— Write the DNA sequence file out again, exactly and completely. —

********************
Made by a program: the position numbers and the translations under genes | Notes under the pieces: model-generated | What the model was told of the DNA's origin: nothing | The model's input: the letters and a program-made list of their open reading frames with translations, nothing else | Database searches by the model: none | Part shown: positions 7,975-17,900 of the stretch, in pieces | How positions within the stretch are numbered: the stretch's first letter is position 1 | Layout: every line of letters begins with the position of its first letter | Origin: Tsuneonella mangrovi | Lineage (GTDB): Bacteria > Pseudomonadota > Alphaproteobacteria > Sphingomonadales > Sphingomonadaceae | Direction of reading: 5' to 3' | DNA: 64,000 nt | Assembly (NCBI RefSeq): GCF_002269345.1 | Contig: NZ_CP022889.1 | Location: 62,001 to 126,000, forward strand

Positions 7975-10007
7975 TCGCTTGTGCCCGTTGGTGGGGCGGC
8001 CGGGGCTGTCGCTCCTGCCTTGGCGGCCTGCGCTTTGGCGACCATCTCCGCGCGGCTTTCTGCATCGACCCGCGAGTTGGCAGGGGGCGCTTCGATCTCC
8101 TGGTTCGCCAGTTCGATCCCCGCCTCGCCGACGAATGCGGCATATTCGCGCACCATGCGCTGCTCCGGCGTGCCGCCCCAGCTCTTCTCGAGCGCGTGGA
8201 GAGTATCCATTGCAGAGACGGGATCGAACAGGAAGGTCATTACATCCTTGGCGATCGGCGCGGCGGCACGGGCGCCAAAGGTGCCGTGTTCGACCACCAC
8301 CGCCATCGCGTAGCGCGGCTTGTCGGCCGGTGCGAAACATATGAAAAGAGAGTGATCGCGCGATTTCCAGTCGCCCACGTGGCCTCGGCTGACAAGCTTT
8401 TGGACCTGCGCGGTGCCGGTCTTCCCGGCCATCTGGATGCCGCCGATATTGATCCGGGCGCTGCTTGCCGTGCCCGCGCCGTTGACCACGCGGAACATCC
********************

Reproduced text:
Made by a program: the position numbers and the translations under genes | Notes under the pieces: model-generated | What the model was told of the DNA's origin: nothing | The model's input: the letters and a program-made list of their open reading frames with translations, nothing else | Database searches by the model: none | Part shown: positions 7,975-17,900 of the stretch, in pieces | How positions within the stretch are numbered: the stretch's first letter is position 1 | Layout: every line of letters begins with the position of its first letter | Origin: Tsuneonella mangrovi | Lineage (GTDB): Bacteria > Pseudomonadota > Alphaproteobacteria > Sphingomonadales > Sphingomonadaceae | Direction of reading: 5' to 3' | DNA: 64,000 nt | Assembly (NCBI RefSeq): GCF_002269345.1 | Contig: NZ_CP022889.1 | Location: 62,001 to 126,000, forward strand

Positions 7975-10007
7975 TCGCTTGTGCCCGTTGGTGGGGCGGC
8001 CGGGGCTGTCGCTCCTGCCTTGGCGGCCTGCGCTTTGGCGACCATCTCCGCGCGGCTTTCTGCATCGACCCGCGAGTTGGCAGGGGGCGCTTCGATCTCC
8101 TGGTTCGCCAGTTCGATCCCCGCCTCGCCGACGAATGCGGCATATTCGCGCACCATGCGCTGCTCCGGCGTGCCGCCCCAGCTCTTCTCGAGCGCGTGGA
8201 GAGTATCCATTGCAGAGACGGGATCGAACAGGAAGGTCATTACATCCTTGGCGATCGGCGCGGCGGCACGGGCGCCAAAGGTGCCGTGTTCGACCACCAC
8301 CGCCATCGCGTAGCGCGGCTTGTCGGCCGGTGCGAAACATATGAAAAGAGAGTGATCGCGCGATTTCCAGTCGCCCACGTGGCCTCGGCTGACAAGCTTT
8401 TGGACCTGCGCGGTGCCGGTCTTCCCGGCCATCTGGATGCCGCCGATATTGATCCGGGCGCTGCTTGCCGTGCCCGCGCCGTTGACCACGCGGAACATCC